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Ann Otolaryngol Chir Cervicofac. 2008 Nov;125(5):273-81. doi: 10.1016/j.aorl.2008.06.003. Epub 2008 Sep 18.

[Physiological bases and practices in vestibular rehabilitation].

[Article in French]

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  • 1Service ORL, hôpital Lariboisière, 2, rue Ambroise-Paré, 75010, Paris, France.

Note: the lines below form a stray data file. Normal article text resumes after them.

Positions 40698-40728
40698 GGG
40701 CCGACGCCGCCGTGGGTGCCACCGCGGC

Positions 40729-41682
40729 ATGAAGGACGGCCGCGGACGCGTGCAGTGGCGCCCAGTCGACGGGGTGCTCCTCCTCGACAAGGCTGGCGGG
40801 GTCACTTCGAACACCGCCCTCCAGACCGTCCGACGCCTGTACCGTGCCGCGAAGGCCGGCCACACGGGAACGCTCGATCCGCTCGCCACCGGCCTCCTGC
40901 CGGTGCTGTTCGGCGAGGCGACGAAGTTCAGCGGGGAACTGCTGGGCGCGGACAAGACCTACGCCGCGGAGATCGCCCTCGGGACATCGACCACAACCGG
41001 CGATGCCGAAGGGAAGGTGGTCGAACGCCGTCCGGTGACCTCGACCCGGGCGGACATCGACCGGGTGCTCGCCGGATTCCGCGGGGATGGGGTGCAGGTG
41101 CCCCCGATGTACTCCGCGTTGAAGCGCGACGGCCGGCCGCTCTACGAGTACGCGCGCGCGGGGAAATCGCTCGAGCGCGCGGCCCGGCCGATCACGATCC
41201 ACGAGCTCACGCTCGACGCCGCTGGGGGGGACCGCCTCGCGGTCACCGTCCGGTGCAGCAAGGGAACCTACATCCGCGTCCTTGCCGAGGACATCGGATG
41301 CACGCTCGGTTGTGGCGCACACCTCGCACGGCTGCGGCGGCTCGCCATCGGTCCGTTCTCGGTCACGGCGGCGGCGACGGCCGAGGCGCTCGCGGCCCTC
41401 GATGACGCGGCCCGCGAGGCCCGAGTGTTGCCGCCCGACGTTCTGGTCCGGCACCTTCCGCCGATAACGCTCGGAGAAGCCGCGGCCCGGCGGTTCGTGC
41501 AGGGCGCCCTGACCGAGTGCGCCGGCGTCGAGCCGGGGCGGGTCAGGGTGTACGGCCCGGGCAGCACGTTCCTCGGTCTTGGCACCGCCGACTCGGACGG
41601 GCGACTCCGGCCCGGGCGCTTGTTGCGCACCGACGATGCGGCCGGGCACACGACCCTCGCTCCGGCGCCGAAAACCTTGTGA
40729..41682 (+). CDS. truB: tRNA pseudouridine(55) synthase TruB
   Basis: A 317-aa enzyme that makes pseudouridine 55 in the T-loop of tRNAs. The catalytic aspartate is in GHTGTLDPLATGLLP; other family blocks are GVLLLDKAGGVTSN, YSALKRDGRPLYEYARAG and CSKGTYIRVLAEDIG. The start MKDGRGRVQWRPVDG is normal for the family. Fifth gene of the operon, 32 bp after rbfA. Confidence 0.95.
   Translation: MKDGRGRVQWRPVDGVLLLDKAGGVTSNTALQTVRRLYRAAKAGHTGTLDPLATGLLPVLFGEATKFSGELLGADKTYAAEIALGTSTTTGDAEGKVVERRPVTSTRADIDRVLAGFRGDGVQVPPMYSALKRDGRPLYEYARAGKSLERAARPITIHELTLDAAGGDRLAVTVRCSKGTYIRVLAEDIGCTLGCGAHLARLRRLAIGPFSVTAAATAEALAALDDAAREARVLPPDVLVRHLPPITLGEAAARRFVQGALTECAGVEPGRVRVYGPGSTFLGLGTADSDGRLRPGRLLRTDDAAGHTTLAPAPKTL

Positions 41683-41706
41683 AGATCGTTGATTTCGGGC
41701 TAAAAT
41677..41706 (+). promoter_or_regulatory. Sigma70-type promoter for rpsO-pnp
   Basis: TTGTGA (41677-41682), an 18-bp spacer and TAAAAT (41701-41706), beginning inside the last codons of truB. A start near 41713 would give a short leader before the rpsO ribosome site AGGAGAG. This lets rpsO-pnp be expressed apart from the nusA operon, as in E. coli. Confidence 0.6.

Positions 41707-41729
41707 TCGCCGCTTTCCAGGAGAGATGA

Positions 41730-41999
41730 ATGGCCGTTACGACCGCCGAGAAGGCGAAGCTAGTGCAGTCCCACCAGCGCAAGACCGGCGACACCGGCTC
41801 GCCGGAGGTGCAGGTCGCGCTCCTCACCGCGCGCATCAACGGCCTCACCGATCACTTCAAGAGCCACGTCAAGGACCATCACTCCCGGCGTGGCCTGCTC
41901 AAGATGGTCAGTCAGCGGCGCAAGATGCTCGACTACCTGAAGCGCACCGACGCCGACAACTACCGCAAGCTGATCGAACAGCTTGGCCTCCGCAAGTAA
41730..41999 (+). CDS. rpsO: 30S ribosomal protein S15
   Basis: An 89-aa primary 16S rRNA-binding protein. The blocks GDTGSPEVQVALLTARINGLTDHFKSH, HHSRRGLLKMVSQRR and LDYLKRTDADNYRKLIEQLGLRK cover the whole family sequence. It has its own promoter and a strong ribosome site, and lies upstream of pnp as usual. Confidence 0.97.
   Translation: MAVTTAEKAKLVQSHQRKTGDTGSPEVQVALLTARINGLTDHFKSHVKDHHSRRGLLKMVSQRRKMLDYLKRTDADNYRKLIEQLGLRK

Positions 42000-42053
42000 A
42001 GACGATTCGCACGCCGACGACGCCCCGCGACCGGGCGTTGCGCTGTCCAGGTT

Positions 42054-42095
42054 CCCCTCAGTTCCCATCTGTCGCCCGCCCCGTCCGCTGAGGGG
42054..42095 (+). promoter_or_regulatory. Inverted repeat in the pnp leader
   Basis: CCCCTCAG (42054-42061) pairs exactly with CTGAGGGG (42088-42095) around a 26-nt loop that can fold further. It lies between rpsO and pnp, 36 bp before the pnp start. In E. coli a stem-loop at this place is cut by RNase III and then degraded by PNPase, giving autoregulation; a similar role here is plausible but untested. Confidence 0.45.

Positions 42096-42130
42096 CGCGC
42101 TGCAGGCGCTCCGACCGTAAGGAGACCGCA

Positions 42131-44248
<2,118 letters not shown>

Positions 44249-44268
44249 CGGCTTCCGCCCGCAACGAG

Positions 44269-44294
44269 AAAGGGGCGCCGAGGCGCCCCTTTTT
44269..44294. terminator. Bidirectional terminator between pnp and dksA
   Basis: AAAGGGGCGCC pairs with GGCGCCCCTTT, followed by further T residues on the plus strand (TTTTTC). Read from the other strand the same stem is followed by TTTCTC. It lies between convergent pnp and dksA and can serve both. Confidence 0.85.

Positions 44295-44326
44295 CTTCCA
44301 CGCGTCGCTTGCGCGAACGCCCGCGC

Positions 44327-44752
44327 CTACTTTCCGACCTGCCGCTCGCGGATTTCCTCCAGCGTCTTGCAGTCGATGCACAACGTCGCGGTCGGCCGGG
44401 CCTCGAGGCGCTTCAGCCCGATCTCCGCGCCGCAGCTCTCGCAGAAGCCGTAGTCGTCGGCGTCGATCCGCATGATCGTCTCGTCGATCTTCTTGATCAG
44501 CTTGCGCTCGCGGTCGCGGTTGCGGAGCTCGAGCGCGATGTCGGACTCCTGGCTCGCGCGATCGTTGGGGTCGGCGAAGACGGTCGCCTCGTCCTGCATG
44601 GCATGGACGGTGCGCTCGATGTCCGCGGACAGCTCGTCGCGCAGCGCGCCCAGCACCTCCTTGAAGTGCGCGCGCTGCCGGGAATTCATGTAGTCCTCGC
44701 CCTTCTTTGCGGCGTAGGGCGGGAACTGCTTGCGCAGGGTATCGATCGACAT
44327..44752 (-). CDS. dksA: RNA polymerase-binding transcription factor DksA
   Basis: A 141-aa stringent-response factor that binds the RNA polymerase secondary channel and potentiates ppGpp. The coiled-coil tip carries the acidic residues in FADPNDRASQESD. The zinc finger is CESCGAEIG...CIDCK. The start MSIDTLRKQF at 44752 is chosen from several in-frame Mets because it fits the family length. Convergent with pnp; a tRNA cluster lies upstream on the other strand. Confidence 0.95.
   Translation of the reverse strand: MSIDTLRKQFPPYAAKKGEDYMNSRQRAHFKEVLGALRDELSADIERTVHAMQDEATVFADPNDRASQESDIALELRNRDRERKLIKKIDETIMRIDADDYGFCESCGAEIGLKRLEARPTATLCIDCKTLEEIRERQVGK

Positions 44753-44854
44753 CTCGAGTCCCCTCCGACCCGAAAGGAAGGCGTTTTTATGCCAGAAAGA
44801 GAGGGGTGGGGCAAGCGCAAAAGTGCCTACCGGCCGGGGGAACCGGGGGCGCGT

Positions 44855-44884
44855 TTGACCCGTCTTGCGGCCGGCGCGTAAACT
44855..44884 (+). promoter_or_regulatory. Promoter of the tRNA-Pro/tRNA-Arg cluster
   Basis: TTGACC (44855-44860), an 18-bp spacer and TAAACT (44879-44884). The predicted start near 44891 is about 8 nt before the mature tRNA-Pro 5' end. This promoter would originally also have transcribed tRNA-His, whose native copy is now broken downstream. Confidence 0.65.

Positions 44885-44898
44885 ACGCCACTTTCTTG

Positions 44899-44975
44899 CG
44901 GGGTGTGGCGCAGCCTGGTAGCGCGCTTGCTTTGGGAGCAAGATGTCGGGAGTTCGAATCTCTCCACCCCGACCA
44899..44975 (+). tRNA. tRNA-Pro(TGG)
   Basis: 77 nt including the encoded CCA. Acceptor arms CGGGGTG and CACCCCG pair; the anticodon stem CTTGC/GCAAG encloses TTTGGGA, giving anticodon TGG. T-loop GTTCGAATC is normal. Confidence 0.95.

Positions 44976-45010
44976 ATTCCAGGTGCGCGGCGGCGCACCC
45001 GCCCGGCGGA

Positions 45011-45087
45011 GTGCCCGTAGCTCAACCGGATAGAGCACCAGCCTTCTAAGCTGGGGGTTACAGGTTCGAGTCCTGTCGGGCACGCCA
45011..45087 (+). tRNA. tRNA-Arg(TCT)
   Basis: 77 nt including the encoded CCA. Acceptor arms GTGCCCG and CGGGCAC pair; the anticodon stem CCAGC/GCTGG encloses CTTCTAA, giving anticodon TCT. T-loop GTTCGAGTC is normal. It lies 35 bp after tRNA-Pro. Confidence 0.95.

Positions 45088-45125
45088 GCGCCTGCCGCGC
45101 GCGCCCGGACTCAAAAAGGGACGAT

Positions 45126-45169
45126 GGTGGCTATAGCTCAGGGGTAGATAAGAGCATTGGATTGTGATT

Today vestibular rehabilitation has an important place in managing chronic vertigo and balance disorders. It is based on the principle of completing and/or accelerating the physiological processes of central compensation when, for one reason or another, these processes cannot be put in place to offset a vestibular deficit. From a practical point of view, this compensation uses and reinforces the compensatory strategies that are activated spontaneously, but incompletely, by the patient, i.e., adaptation, substitution, and habituation strategies. These techniques call on physical exercises and/or instrumental techniques that should be adapted to the patient based on the clinical workup and paraclinical instrumental assessment done by a trained specialist, which will identify side involved, the central or peripheral character of the disorder, the current degree of central compensation, and the patient's ability to use various sensory inputs. In addition to the acute vestibular deficits, the best indications are chronic dizziness stemming from unilateral or bilateral peripheral vestibular deficit, or a nonprogressive central but stabilized deficit, with incomplete compensation, whatever the patient's age. Measures should be applied to the disorder as the patient describes it, with the number of sessions specified.

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